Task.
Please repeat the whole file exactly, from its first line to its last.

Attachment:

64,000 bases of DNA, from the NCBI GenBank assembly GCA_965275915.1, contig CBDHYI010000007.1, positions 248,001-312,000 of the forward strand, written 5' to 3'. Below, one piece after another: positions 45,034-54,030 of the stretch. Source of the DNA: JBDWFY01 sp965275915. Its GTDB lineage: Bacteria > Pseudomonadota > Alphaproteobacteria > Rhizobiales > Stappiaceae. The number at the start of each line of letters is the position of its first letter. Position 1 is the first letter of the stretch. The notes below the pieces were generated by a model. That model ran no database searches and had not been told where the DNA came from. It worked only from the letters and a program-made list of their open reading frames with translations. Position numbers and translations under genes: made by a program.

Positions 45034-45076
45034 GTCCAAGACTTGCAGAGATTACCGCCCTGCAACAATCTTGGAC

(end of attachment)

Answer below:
64,000 bases of DNA, from the NCBI GenBank assembly GCA_965275915.1, contig CBDHYI010000007.1, positions 248,001-312,000 of the forward strand, written 5' to 3'. Below, one piece after another: positions 45,034-54,030 of the stretch. Source of the DNA: JBDWFY01 sp965275915. Its GTDB lineage: Bacteria > Pseudomonadota > Alphaproteobacteria > Rhizobiales > Stappiaceae. The number at the start of each line of letters is the position of its first letter. Position 1 is the first letter of the stretch. The notes below the pieces were generated by a model. That model ran no database searches and had not been told where the DNA came from. It worked only from the letters and a program-made list of their open reading frames with translations. Position numbers and translations under genes: made by a program.

Positions 45034-45076
45034 GTCCAAGACTTGCAGAGATTACCGCCCTGCAACAATCTTGGAC